Q) Why did you want to be on the show, and why did you think you'd make a good competitor? A) The Apprentice provided the opportunity to earn the job of a lifetime, as well as an opportunity to learn from one of the most savvy businessmen in America. As a recent Stanford University graduate, I felt as though I could offer Mr. Trump a youthful and fresh mind to represent his brand - offering the prospect of a strong future for The Trump Organization for the up-and-coming American workforce.
Q) What was your reaction when you found out you'd been picked to be on the show? How did your friends and family react? A) When I found out I would be on the show, I had an ear-to-ear smile, and was extremely giddy as I called my mother to tell her the news. The second I got home, my mom had Season 1 of The Apprentice up on the computer for me to begin studying tactics and gain insight on the road I was about to embark on. I also shared the news over the phone with my best friend. She squealed, laughed excitedly, and then got mad at me for telling her such exciting news that she couldn't repeat for months.
Q) With cameras rolling, how does it feel to know you're under America's microscope? What surprised you about the experience? A) I developed a monstrosity of a pimple on my nose during one of the tasks. All I could think of was, "Shoot! America's going to think I'm still going through puberty!" Other than that, when I could see the cameras focusing on me, I tended to be more reserved with my criticisms of others. However, after a while you forget about the cameras and the microphone attached to your clothing, so I'm sure there are moments when I thought nobody could hear me and I was less than nice in talking about my competitors.
I was most surprised by my ability to not be overly self-conscious about America seeing me at my worst. Before the show I thought I would be preoccupied with the way I looked on camera, but once I got paint on my face, was a hot sweaty mess, and had dirt under my fingernails, my concern about my physical appearance dissolved. I was more concerned with winning the task and doing whatever it takes than what I looked like.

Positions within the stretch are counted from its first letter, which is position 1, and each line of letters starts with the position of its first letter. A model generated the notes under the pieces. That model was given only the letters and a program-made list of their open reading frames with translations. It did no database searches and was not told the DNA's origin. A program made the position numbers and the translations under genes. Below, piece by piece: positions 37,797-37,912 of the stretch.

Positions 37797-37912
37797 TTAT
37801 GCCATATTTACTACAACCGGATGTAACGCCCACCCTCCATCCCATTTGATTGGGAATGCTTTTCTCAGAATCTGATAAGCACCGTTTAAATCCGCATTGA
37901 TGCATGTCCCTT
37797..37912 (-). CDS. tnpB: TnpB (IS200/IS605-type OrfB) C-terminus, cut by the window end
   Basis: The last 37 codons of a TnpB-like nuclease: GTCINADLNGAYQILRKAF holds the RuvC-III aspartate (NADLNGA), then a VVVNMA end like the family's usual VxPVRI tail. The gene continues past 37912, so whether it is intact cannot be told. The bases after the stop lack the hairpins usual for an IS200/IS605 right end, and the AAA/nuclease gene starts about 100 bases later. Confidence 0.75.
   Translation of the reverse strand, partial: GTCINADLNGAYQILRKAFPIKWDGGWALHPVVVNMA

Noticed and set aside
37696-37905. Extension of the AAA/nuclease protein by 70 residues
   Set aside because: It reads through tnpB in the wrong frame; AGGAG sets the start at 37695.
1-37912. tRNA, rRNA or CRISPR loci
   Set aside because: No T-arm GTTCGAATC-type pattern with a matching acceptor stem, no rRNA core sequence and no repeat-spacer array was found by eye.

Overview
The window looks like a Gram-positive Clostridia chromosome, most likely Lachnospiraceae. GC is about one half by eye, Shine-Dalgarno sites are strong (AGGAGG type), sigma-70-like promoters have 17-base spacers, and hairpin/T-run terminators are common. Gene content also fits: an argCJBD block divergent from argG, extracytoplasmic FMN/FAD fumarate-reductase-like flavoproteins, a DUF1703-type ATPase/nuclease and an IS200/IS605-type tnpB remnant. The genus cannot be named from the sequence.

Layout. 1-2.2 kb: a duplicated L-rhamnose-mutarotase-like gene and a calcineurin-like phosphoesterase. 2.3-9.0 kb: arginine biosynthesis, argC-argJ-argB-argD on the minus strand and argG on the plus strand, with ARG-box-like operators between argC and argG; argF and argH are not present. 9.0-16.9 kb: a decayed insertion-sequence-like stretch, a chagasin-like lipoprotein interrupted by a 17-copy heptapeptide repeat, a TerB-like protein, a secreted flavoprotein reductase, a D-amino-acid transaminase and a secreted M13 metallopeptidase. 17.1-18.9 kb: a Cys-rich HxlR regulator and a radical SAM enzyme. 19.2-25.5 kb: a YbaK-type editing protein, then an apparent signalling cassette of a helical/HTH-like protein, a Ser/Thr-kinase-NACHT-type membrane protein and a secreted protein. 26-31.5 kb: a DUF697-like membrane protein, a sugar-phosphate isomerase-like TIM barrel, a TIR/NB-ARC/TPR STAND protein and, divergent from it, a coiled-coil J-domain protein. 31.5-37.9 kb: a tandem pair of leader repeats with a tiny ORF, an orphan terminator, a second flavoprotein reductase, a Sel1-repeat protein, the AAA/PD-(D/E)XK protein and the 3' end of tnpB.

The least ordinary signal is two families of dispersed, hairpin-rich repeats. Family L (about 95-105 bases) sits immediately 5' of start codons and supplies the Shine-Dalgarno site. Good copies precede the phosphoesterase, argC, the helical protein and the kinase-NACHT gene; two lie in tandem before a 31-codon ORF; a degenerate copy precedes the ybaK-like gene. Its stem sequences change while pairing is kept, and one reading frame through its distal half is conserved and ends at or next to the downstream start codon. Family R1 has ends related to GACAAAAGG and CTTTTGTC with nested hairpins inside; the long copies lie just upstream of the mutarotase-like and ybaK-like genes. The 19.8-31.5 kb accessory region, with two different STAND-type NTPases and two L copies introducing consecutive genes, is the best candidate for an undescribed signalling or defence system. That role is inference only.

Q) What about the competition was harder than you might have expected? A) Though the women's team made a pact to like our product above and beyond the men's, I found it extremely difficult to be strictly negative about their product. I am a person who has great appreciation for things that are well done, and though I may have liked something my opponents did, I had to maintain faith in our product. This was especially difficult during the pedicab task, where I knew we had a poor performance.
Q) Do you have a favorite past winner or contestant from either the original Apprentice, or from Celebrity Apprentice? A) As a swimmer, I have looked up to Summer Sanders since I was a child. She is smart, talented and above all carries herself with modesty and grace, giving her both a radiant inner and outer beauty that I admire. She is an excellent role model for young girls, and promotes programs that develop healthy active lifestyles for children.
Q) Beyond The Apprentice, what's your dream job? Where do you see yourself in 10 years? A) I have always been an individual with multiple passions. My academic passion lies with a career in orthodontics. I love hands-on application of knowledge, enjoy working with kids, and enjoy the prospect of working in a constant learning environment where technology is continually developing. In ten years I would like to be married, starting a family, and can see myself owning my own practice.
Alternatively, as a four-time NCAA champion synchronized swimmer, my other passion lies with sports. I love baseball, basketball, football, and the Olympics, to name a few. Sports Center is one of my favorite things to watch on TV, and I have envied Erin Andrew's job for years. I would LOVE to wake up in the morning to watch and commentate on sporting events. It wouldn't be work, it would be fun!